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Dr Cahir O'Kane

Abstract:

Maintaining the structure and function of axons as long as 1m requires a lot of engineering, the importance of which is revealed in diseases where it goes wrong – e.g. hereditary spastic paraplegia (HSP), which shows preferential degeneration of longer spinal cord axons. Identifying the causative disease genes helps to reveal the processes that maintain function of long axons.    Many HSP mutations affect proteins that model ER membrane curvature by inserting in one face of the membrane, hinting at an important role for ER in axon function. Axonal ER is principally smooth tubular ER, unlike rough ER sheets in neuronal cell bodies. Its length and continuity, from dendrites through cell body and axons to presynaptic terminals, liken it to a "neuron-within-a-neuron", which might potentially conduct signals through neurons, independent of action potentials, but faster than microtubule-based transport.    We use Drosophila to study the mechanisms of organisation of axonal ER. We have developed markers for it, ways to look at it in fixed and live preparations, and at the effects of mutant genotypes on it. At least one Drosophila HSP protein is important for its organisation in longer but not in shorter axons. A number of areas are possible for a PhD, including (1) ultrastructural topology and continuity of ER network organisation in wildtype and HSP mutant axons; (2) comprehensively testing requirements for Drosophila HSP genes, and identifying new genes, in axonal ER organisation; (3) testing the requirement for ER in axonal function and signaling.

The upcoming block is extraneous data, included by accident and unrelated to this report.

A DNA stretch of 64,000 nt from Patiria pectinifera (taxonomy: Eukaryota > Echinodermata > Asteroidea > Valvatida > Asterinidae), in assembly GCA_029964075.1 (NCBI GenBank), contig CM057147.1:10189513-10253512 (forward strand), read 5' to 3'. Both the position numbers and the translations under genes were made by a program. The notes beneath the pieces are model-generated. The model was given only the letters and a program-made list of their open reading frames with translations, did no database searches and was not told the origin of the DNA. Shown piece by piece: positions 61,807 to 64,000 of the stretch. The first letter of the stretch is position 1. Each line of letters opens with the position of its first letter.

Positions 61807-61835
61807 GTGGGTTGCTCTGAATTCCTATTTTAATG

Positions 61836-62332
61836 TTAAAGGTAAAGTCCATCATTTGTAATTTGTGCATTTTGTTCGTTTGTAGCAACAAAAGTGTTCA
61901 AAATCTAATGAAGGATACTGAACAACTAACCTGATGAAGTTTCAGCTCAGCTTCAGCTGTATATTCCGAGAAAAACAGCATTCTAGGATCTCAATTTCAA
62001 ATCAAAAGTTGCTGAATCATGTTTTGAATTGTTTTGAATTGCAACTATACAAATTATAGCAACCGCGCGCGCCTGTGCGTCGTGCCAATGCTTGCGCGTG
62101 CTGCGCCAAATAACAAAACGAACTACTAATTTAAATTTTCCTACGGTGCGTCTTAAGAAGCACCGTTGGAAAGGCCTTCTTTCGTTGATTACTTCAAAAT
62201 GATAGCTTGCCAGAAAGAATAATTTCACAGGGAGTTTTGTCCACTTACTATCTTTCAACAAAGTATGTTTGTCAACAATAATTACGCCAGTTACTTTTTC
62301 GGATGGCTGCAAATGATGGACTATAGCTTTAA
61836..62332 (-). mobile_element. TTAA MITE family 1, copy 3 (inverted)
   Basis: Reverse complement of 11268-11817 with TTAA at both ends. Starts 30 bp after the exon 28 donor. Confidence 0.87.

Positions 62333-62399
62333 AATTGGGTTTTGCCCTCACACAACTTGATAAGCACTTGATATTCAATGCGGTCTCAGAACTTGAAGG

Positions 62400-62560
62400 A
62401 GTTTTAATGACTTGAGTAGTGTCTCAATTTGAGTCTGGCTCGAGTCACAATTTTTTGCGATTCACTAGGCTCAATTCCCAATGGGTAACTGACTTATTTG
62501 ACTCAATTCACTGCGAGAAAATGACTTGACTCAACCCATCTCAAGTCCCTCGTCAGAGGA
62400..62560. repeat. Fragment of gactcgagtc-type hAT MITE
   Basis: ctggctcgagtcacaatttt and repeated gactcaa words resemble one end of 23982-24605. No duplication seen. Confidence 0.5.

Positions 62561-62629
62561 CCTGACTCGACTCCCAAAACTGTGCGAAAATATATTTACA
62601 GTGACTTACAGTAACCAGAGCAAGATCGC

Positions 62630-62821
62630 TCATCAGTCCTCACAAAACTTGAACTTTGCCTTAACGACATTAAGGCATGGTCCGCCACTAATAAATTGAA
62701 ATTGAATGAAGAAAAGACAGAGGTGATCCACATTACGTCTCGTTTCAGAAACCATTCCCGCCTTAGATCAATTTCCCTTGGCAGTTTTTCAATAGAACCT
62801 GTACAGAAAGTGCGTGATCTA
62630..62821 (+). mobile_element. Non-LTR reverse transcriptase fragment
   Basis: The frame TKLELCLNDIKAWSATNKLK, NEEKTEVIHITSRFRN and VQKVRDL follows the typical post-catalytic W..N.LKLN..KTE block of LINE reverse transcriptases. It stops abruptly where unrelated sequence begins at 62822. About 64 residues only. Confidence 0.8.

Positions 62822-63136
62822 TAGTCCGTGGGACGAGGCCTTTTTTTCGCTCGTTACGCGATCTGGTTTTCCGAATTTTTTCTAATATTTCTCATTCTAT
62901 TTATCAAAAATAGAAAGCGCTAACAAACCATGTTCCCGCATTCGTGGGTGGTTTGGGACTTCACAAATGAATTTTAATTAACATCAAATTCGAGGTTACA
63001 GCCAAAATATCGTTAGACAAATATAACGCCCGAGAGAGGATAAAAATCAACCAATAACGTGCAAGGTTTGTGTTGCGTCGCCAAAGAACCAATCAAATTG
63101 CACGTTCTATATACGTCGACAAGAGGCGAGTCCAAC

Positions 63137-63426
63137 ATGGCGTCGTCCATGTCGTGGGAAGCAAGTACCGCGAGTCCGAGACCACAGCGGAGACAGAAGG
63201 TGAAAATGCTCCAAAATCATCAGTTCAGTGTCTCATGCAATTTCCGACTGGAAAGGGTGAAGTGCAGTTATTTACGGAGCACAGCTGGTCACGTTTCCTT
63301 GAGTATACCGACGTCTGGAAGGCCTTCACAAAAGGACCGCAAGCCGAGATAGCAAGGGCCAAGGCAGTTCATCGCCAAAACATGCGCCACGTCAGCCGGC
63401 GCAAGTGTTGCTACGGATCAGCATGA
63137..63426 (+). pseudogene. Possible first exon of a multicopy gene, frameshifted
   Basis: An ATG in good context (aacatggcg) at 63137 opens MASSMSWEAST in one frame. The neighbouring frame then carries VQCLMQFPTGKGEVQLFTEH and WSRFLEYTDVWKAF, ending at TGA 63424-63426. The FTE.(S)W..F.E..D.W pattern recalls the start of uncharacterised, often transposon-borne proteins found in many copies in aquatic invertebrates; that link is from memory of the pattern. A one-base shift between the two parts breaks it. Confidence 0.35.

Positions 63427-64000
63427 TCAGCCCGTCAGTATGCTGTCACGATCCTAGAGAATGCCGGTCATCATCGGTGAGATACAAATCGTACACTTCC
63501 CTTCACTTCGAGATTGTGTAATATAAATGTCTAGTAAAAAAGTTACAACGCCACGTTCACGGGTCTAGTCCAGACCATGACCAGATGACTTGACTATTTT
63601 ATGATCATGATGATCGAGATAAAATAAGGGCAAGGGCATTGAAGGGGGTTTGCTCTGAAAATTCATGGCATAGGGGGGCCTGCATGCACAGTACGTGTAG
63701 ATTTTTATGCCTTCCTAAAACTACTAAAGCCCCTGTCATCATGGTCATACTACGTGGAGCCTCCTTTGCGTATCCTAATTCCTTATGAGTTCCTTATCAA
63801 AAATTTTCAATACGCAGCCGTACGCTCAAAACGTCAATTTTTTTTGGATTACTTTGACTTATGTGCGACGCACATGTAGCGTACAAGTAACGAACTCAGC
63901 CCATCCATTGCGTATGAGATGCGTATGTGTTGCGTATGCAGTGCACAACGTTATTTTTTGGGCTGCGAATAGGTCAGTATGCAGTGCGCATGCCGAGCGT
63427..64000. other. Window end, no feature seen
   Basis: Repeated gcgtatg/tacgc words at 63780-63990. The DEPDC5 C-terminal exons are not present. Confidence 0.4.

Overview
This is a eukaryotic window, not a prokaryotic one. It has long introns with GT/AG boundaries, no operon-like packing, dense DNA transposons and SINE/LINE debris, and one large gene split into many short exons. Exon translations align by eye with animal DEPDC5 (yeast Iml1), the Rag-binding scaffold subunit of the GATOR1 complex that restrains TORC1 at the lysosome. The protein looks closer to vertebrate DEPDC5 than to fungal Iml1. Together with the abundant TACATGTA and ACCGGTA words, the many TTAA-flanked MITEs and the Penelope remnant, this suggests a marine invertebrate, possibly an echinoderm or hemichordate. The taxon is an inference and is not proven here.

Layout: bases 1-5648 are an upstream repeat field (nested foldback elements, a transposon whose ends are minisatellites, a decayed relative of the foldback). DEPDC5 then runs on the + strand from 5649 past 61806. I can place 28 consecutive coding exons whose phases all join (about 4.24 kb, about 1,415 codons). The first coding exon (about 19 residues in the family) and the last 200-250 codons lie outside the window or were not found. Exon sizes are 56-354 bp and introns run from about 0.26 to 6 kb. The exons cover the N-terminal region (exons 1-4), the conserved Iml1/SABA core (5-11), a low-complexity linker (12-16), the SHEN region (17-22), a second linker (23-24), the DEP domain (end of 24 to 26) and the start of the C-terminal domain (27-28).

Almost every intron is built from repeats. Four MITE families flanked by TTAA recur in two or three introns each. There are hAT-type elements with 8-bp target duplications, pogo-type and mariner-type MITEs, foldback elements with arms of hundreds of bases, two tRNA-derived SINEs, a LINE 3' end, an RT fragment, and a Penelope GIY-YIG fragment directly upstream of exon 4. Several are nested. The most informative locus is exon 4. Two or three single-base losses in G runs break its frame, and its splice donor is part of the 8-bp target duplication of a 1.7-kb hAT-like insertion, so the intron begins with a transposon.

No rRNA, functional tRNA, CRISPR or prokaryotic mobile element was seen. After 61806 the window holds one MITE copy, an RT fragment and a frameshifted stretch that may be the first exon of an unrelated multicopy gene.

References:

  1. NC O’Sullivan, TR Jahn, E Reid, CJ O’Kane (2012) Reticulon-like-1, the Drosophila ortholog of the Hereditary Spastic Paraplegia gene reticulon 2, is required for organization of endoplasmic reticulum and of distal motor axons. Hum Mol Gen 21:3356-65.    
  2. C Blackstone, CJ O’Kane, E Reid (2011) Hereditary spastic paraplegias: membrane traffic and the motor pathway. Nat Rev Neurosci 12:31-42.    
  3. X Wang, RC Shaw, HTH Tsang, E Reid, CJ O'Kane* (2007) Drosophila spichthyin inhibits BMP signaling and regulates synaptic growth and axonal microtubules. Nature Neuroscience 10:177-85.

Dr Cahir O'Kane

Dr Cahir O'Kane
Department of Genetics
Office Phone: 01223 333177